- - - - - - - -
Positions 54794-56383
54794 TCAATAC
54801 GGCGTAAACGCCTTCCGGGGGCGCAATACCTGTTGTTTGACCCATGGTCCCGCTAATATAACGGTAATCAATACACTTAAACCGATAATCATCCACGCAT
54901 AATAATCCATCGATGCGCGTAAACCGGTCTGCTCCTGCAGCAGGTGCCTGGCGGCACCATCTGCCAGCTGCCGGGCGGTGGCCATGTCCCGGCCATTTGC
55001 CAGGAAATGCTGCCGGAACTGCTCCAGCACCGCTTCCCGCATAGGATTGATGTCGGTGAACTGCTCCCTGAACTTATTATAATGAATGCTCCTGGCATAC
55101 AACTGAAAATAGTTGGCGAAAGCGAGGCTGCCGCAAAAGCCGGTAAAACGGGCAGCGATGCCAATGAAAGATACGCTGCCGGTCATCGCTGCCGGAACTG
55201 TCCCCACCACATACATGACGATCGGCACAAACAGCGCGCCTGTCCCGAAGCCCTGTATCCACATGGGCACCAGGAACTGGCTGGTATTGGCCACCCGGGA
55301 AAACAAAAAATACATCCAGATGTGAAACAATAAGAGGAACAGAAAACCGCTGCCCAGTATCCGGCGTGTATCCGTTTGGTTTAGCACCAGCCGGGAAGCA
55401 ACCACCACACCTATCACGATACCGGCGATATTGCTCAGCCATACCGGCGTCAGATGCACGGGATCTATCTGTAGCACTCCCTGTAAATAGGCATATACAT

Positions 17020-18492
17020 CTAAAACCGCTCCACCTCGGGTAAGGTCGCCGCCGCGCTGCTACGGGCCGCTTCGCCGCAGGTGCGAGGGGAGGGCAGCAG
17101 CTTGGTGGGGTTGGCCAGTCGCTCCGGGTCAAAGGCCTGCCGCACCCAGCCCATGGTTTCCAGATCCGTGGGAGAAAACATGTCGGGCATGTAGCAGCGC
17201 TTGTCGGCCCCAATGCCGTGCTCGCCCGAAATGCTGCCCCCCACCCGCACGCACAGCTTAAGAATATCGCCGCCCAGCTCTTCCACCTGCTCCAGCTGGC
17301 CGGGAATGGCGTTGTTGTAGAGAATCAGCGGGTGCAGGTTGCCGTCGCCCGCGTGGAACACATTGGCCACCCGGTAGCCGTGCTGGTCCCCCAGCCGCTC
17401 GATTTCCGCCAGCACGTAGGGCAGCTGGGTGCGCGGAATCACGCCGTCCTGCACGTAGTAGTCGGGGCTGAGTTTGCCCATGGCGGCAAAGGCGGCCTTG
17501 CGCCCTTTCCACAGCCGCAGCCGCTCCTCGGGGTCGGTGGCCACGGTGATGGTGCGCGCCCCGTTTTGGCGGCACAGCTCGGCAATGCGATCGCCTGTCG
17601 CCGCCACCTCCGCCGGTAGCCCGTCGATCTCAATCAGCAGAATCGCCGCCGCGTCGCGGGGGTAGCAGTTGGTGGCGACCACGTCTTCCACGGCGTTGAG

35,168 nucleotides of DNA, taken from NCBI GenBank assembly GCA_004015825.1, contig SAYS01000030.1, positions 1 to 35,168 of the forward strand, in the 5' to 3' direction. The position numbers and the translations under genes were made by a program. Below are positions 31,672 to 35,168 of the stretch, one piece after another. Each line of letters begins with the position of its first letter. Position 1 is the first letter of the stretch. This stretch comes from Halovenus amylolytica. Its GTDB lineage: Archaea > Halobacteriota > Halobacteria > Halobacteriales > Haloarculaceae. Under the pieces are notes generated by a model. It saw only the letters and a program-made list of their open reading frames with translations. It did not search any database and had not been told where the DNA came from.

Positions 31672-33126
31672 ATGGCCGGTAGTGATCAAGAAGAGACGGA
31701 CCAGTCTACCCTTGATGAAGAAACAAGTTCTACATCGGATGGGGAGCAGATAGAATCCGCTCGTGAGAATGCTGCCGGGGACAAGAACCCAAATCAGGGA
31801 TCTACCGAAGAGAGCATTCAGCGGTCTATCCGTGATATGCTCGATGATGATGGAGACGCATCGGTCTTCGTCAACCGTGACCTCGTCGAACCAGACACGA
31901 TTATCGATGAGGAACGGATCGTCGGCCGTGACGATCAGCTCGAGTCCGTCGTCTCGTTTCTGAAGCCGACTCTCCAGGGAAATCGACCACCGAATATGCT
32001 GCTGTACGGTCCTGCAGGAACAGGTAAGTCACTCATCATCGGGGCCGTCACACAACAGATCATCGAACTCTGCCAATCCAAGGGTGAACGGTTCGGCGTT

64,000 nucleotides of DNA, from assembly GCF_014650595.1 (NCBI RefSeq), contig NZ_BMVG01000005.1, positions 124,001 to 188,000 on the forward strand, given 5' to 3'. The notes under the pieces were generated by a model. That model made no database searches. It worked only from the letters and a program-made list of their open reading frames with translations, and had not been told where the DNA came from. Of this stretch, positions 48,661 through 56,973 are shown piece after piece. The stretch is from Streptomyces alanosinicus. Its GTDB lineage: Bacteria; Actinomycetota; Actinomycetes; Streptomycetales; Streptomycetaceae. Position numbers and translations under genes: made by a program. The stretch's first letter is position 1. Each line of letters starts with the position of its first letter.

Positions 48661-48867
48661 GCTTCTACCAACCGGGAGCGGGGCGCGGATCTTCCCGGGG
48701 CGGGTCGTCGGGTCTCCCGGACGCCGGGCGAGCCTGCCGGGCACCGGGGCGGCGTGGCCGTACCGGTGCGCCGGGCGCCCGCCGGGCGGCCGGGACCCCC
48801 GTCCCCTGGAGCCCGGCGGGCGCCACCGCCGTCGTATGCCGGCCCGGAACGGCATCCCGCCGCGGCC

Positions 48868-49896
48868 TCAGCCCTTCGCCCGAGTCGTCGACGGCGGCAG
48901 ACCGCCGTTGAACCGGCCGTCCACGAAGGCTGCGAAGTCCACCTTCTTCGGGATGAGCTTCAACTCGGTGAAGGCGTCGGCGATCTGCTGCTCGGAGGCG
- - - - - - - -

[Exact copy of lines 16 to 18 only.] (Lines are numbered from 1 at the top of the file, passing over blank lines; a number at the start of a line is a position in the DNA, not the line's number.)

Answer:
17501 CGCCCTTTCCACAGCCGCAGCCGCTCCTCGGGGTCGGTGGCCACGGTGATGGTGCGCGCCCCGTTTTGGCGGCACAGCTCGGCAATGCGATCGCCTGTCG
17601 CCGCCACCTCCGCCGGTAGCCCGTCGATCTCAATCAGCAGAATCGCCGCCGCGTCGCGGGGGTAGCAGTTGGTGGCGACCACGTCTTCCACGGCGTTGAG

35,168 nucleotides of DNA, taken from NCBI GenBank assembly GCA_004015825.1, contig SAYS01000030.1, positions 1 to 35,168 of the forward strand, in the 5' to 3' direction. The position numbers and the translations under genes were made by a program. Below are positions 31,672 to 35,168 of the stretch, one piece after another. Each line of letters begins with the position of its first letter. Position 1 is the first letter of the stretch. This stretch comes from Halovenus amylolytica. Its GTDB lineage: Archaea > Halobacteriota > Halobacteria > Halobacteriales > Haloarculaceae. Under the pieces are notes generated by a model. It saw only the letters and a program-made list of their open reading frames with translations. It did not search any database and had not been told where the DNA came from.